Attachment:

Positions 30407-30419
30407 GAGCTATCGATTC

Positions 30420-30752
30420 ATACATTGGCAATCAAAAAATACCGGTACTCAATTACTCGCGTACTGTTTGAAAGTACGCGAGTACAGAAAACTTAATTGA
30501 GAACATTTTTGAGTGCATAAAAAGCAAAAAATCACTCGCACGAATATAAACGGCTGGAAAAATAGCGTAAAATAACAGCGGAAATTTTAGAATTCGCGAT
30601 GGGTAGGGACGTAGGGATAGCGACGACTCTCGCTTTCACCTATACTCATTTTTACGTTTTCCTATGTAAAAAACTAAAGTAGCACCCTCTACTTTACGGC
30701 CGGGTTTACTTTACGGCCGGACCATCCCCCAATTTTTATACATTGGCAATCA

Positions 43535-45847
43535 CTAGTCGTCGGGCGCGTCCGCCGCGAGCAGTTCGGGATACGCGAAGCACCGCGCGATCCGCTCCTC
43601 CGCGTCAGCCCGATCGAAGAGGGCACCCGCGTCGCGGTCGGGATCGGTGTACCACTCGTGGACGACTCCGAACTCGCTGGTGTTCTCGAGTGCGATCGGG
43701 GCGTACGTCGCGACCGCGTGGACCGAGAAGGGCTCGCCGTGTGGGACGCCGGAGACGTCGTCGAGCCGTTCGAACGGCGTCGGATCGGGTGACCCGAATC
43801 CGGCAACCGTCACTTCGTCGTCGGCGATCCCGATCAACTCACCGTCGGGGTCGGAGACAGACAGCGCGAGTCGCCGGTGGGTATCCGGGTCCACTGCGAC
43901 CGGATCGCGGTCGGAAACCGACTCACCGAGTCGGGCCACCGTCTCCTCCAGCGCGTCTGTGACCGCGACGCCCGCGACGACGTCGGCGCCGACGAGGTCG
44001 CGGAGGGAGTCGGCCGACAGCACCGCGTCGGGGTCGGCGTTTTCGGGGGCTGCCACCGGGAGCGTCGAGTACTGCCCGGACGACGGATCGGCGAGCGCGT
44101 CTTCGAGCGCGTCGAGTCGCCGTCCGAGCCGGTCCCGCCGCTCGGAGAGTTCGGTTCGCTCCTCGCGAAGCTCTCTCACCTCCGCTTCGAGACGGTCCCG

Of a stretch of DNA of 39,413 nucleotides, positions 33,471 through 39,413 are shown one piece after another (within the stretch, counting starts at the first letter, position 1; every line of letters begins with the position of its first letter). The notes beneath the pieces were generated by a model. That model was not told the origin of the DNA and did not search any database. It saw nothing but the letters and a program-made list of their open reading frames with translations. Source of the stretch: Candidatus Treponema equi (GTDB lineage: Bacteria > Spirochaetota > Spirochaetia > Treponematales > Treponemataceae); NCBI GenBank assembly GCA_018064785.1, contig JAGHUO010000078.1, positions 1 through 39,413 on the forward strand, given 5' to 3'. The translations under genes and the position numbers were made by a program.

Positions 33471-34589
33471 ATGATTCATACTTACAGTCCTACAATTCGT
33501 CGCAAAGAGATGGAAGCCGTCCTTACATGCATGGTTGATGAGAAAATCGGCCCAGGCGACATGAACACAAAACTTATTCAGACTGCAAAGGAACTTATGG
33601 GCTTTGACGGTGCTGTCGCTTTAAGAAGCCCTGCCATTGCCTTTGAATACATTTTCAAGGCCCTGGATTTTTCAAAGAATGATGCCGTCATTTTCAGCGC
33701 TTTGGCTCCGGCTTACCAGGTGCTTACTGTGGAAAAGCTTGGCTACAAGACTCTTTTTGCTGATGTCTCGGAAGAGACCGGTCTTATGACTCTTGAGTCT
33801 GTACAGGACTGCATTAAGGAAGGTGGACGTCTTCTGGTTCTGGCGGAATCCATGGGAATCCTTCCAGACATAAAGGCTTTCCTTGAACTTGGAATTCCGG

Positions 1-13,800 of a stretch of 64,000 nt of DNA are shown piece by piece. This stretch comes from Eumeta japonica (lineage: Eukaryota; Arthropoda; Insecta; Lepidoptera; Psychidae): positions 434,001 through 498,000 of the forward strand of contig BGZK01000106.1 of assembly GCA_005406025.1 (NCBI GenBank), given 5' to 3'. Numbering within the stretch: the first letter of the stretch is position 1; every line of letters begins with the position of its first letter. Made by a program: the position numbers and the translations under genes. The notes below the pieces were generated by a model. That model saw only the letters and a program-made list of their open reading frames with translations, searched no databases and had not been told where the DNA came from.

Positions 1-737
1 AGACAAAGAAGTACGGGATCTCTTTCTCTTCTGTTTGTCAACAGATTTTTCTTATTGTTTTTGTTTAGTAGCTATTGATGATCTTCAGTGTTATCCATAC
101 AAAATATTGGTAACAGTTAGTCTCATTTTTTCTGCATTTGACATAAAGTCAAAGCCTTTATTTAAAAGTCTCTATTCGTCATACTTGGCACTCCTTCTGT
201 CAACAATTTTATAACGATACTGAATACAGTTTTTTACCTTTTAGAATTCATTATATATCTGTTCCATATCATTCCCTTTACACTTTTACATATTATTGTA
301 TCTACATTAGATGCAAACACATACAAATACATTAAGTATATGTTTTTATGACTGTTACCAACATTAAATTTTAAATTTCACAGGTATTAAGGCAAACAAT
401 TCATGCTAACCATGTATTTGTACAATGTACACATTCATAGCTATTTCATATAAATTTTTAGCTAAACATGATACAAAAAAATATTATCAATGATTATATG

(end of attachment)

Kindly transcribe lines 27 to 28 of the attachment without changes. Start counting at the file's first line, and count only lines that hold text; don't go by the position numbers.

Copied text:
201 CAACAATTTTATAACGATACTGAATACAGTTTTTTACCTTTTAGAATTCATTATATATCTGTTCCATATCATTCCCTTTACACTTTTACATATTATTGTA
301 TCTACATTAGATGCAAACACATACAAATACATTAAGTATATGTTTTTATGACTGTTACCAACATTAAATTTTAAATTTCACAGGTATTAAGGCAAACAAT